Energy Medicine East and West: A Natural History of Qi provides a unique, comprehensive overview of Qi or bioenergy for students and practitioners of energy medicines, Chinese and Oriental Medicine, and all disciplines of Complementary and Integrative Medicine. Mayor and Micozzi start with a comparative historical account of the ancient concepts of Qi and vital energy before covering theories of Qi, a discussion of the organized therapeutic modalities based upon Qi and its applications to specific health and medical conditions. Contributions are included from international experts in the field.
The book moves from anatomical and bioenergetic complementarity of Western vital energy and Eastern Qi, through convergence of perspectives and models to demonstrations of how the traditional therapies are being melded together in a new, original and creative synthesis.
David Mayor and Marc Micozzi are experienced medical practitioners, authors and editors. David Mayor has been actively involved in bioenergy research, practice and publishing for over 30 years, and is author/editor of Electroacupuncture: A practical manual and resource (2007), as well as other acupuncture texts and studies. Marc Micozzi is Professor in the Department of Physiology and Biophysics at Georgetown University School of Medicine, Washington, DC. As author/editor of Fundamentals of Complementary & Alternative Medicine, 4E (2011), and 25 other books, he has been writing, editing and teaching on bioenergy, Qi and related topics for 20 years.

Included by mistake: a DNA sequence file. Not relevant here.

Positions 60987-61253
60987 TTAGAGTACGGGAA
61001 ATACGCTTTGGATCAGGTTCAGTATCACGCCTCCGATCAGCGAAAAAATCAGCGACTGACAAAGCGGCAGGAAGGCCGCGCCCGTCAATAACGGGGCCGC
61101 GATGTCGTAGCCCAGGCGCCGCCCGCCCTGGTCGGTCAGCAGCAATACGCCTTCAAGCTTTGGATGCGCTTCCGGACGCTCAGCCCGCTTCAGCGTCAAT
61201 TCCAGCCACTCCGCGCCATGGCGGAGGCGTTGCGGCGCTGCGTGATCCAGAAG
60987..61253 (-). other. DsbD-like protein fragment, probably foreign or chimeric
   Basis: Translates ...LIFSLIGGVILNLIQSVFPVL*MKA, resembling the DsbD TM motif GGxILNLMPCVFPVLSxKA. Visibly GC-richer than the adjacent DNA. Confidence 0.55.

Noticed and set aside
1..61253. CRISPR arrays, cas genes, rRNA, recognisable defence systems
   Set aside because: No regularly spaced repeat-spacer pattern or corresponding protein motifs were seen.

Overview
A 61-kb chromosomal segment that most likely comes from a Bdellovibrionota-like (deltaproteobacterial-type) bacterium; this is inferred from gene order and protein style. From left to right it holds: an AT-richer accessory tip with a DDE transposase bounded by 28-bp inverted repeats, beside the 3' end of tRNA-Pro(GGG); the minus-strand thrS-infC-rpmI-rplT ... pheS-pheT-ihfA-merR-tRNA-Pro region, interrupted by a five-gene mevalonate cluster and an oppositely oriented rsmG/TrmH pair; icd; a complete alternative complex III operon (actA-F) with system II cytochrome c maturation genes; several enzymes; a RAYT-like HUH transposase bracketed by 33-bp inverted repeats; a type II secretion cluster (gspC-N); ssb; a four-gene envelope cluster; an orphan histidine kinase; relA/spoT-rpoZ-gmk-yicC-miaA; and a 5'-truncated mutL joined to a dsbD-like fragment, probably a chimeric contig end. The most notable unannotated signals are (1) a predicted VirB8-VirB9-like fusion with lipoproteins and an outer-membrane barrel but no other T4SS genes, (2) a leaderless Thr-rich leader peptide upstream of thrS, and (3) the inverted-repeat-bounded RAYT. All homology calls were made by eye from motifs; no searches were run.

"This wonderful book has assembled some 25 authors expressing well a view of qi which entirely does justice to its nature. Meticulously referenced, it is a milestone to set beside Maciocias Foundations of Chinese Medicine and Deadmans Manual of Acupuncture. Here at last are the beginnings of a true science of qi...There is truly nothing like it in contemporary literature. Alone, it lays the f
SECTION 1 THE ETHNOMEDICINE OF ENERGY – A GLOBAL VIEW
1. Qi in Asian medicine
2. Flows and blockages in Rwandan ritual and notions of the body
3. Elemental souls and vernacular qi: some attributes of what moves usSECTION 2 QI IN CHINESE MEDICINE
4. The anatomical foundations of qi
5. Qi in Chinas traditional medicine: the example of tuina
6. Qi cultivation in qigong and taiji quan
7. Qigong theory and research
SECTION 3 THEORY AND EXPERIMENT IN QI RESEARCH
8. The language of qi, quantum physics and the superimplicate body
9. Qi and the frequencies of bioelectricity
10. Systems theory: trapping and mapping healing with qi
11. The physiology of qi
SECTION 4 QI AND ENERGY MODALITIES IN CONTEMPORARY PRACTICE
12. Energy and medicine
13. What does it mean to practice an energy medicine?
13.1 Experiencing qi
13.2 Thinking about qi and acupuncture
14. Evidencing energy: experiences in acupuncture and therapeutic bodywork (Zero Balancing)
15. Eight modalities for working with qi: chakra acupuncture, with qigong, meditation and the five sources of energy
16. Ki in shiatsu
17. Bioelectrity and qi: a microcurrent approach
18. Energy psychology: working with mind–body synergy
19. Craniosacral biodynamics
SECTION 5 CLINICAL APPLICATIONS OF QI AND ENERGY-BASED MODALITIES
20. Qi in children